PB: Good News on Palmer Trinity?
Palmetto Bay’s new Village Attorney, Dexter Lehtinen, produced a power point presentation (a copy of which is available on his web page) on the current status of the Palmer Trinity litigation.
SDM finds the format very useful – in fact, it may be the clearest analysis of the litigation since the whole mess started. Mr. Lehtinen is to be commended – too bad the village didn’t hire him years ago.
We believe this statement is the most important one in the slide show:
Village is not insured against state
claims, due to sovereign immunity
protection; state claims will be defended by
insurance coverage as long as any federal
Mr. Lehtinen explains that the remaining claims against the village are non-monetary, state claims or federal claims. Obviously, no cost can arise from a non-monetary claim other than legal expenses and associated costs.
So, we are left with several claims that can be classified as state or federal claims, or a combination of the two. Mr. Lehtinen appears to argue that any state claim would be capped by sovereign immunity ($100,000 per occurrence) or insured at $5 million per occurrence plus “defense fees,” which we take to mean legal fees that may or may not include costs.
Therefore, if the village were to lose on all the remaining counts, its exposure would be limited to the sovereign immunity cap (per occurrence) and/or whatever the insurance policy costs (e.g., a deductible if applicable).
SDM Wonders: Is Mr. Lehtinen telling us that the village’s exposure is nothing at this point? We don’t see those words anywhere in the presentation. Is there a possibility that one of the federal claims could result in a damage award greater than $5 million?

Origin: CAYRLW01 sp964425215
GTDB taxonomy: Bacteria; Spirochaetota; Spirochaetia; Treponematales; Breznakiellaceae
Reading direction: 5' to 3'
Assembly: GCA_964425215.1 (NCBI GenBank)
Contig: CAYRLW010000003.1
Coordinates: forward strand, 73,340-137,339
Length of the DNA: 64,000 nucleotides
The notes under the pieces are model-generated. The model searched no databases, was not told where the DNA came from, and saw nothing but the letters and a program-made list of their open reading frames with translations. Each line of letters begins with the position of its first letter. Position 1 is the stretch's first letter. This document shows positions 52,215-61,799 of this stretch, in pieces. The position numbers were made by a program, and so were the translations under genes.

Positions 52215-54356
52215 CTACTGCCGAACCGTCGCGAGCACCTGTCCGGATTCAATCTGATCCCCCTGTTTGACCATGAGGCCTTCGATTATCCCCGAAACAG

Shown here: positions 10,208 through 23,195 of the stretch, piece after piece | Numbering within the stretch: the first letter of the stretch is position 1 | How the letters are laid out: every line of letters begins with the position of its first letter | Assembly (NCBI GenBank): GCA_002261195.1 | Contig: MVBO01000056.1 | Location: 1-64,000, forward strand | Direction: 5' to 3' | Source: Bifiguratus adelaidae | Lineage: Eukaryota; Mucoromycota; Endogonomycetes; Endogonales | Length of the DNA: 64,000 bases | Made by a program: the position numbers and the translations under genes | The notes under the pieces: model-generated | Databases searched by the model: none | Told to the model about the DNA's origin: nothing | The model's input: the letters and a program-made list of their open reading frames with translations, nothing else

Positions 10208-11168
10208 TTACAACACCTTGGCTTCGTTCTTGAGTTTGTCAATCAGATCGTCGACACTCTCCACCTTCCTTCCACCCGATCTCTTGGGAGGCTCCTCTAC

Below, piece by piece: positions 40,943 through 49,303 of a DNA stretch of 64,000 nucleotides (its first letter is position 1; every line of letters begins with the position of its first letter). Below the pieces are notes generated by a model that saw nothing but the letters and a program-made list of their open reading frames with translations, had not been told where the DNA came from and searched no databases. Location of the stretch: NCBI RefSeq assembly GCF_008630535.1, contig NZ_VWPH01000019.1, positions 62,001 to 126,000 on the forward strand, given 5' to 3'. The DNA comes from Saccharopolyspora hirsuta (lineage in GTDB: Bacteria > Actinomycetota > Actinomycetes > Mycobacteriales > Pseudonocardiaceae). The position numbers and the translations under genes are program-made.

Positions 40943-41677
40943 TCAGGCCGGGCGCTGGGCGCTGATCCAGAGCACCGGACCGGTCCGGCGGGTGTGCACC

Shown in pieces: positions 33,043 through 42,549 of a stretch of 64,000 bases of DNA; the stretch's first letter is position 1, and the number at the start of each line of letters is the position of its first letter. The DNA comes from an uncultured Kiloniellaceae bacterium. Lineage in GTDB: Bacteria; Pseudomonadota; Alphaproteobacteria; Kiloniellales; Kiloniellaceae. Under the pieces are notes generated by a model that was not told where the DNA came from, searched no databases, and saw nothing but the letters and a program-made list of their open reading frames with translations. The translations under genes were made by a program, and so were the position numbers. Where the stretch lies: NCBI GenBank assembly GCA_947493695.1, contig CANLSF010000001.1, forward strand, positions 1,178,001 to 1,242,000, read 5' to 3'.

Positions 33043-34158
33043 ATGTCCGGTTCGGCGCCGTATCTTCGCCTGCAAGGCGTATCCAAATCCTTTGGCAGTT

The sovereign immunity cap only constrains out-of-pocket costs to a municipality or governmental entity. Palmer Trinity could be awarded an amount greater than $100,000 on the state claims, but it would have to go to the legislature to receive payment. (This happens all the time when persons are injured by government and it is a time-consuming, expensive and many times fruitless process.)
Mr. Lehtinen is a little vague on the damages issue. He notes that Palmer received its zoning approval in 2010 and its development approval in August 2012. The pending lawsuit was filed in 2008. It looks to SDM like the delay causing monetary damages could be calculated beginning in 2008 and running through 2012.
Therefore, SDM Also Wonders: Is Mr. Lehtinen saying that no monetary damages can be claimed by Palmer for the time period beginning in 2008 (or earlier) through 2012?
SDM imagines that Palmer is arguing that it lost out on at least two and maybe three classes of students at the 1150 number. If one says that Palmer missed the opportunity to enroll an additional 500 kids per year for two years at $20,000 per kid, one finds that Palmer forwent $20 million in gross revenue. Tack on a couple million in legal fees and that $5 million cap is starting to look a little thin.
SDM Says: The good news on Palmer Trinity – from Palmetto Bay taxpayers’ perspective – is that we have a real bulldog representing the city who may be able to force a settlement. The best solution for all concerned has always been to find a reasonable settlement and we hope village leaders can discover a path forward.
Of course, the regulars at CCOCI are already crowing as if Mr. Lehtinen has never lost a case and without hearing any of the arguments on the other side. They never seem to learn from their past mistakes.
SDM P.P.S.: One fact remains unchanged, however: Palmer Trinity has been subjected to a deliberate, calculated and cynical attack by a tiny minority of the village’s residents. They have turned a village gem into an enemy camp, merely because they disagreed with Palmer’s right to buy property and expand its school. Village taxpayers finance and sanction (by electing certain people) this attack on a private institution, which shames us all.